A miraculous blend of grief and humor. Big, bold, brash, then sneakily meta. I am only starting to get my head around the emotional and creative right-hook of it. A fitting end (for now) to the MCU.
Ten years of Marvel superheroism culminates in a battle for the universe itself. Exhausting, bitterly humorous, and gripped in a stunning finality, it’s almost too much to take in, yet somehow not enough.
Thoroughly charming. Spider-Man’s signature light comedy works surprisingly well even as this story is uniquely steeped in the darker Marvel Cinematic Universe.
Tough, unanswerable human questions frame spectacular, innovative action sequences that are like superhero ballets. This series just keeps getting better.
Marvel’s tiniest hero stars in the Marvel Cinematic Universe’s smallest movie so far, one that loses Paul Rudd’s charm among familiar comic-book action.
Not without problems, but continues the Avengers tradition of big, bold blockbusters that don’t need to toss away thoughtfulness to remain pure popcorn fun.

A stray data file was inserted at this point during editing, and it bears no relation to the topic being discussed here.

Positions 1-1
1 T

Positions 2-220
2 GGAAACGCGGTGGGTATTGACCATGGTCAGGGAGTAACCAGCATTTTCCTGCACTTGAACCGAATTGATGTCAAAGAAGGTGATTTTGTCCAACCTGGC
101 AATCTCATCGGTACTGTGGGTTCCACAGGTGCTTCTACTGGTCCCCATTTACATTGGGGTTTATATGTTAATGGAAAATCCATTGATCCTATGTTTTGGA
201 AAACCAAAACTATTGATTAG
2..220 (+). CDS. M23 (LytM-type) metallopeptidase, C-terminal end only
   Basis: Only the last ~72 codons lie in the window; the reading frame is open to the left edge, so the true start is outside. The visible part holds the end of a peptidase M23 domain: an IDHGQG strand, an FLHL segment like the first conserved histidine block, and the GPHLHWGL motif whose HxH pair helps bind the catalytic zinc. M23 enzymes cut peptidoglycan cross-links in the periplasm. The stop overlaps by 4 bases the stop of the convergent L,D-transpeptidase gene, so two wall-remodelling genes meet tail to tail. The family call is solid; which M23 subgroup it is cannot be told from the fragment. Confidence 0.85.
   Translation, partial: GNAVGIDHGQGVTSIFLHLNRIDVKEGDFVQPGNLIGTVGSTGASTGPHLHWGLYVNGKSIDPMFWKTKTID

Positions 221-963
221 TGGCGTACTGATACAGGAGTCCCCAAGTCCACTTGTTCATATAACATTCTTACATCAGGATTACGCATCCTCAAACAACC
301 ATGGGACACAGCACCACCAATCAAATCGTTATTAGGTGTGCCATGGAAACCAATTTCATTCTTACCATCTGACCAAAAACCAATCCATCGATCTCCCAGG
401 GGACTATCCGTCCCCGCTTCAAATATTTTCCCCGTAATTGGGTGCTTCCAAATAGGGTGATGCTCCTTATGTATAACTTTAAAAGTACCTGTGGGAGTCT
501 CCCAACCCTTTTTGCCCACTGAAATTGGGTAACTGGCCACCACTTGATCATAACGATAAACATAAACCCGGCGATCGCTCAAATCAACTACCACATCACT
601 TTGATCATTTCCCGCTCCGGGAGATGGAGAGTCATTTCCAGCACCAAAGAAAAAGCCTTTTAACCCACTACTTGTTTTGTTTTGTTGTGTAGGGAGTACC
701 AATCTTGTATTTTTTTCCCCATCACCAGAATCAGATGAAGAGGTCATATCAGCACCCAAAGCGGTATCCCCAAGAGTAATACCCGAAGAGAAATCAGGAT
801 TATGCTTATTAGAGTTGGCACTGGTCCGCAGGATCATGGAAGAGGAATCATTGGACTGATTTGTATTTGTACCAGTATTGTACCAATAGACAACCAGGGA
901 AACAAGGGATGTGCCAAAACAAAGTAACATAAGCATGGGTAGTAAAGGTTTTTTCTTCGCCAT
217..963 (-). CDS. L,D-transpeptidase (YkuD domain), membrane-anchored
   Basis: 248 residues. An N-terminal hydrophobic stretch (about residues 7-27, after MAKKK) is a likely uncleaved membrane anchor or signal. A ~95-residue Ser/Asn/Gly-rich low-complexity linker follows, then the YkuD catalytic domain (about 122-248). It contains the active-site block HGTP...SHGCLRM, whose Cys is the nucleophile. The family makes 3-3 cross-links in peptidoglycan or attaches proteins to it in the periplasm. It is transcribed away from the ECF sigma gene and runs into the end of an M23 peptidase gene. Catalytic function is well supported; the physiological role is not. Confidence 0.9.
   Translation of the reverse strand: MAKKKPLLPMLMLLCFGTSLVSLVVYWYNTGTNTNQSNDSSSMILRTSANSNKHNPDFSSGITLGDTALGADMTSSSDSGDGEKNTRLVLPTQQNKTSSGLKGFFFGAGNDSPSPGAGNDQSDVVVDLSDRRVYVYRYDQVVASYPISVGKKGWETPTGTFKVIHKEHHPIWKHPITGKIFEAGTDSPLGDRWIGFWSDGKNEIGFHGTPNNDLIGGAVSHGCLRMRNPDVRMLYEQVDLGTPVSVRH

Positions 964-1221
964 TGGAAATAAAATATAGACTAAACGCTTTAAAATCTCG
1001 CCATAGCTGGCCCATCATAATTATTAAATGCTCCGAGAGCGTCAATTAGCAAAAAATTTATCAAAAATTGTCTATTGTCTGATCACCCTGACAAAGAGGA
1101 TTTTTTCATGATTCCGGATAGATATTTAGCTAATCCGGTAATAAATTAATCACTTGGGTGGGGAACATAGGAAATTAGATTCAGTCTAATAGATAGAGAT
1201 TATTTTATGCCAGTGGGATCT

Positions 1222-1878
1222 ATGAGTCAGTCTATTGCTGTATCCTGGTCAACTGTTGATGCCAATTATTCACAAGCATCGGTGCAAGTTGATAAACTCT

There isn’t a single woman here who is not defined exclusively as an adjunct to a man, even though there is plenty of room for women not limited by gender. [This post is not behind the paywall.]
Avoids feeling as supremely calculated as it is, perhaps because Robert Downey Jr.’s snark and Robert Duvall’s crusty pragmatism vaccinate against it.
Jon Favreau’s midlife artistic crisis rendered as food porn. Funny, poignant, and wise, though the wish-fulfillment romantic fantasy of it is a tad much.
It’s astonishing and wonderful how much of why the Iron Man movies work is because Robert Downey Jr. is simply so damn much fun to watch onscreen.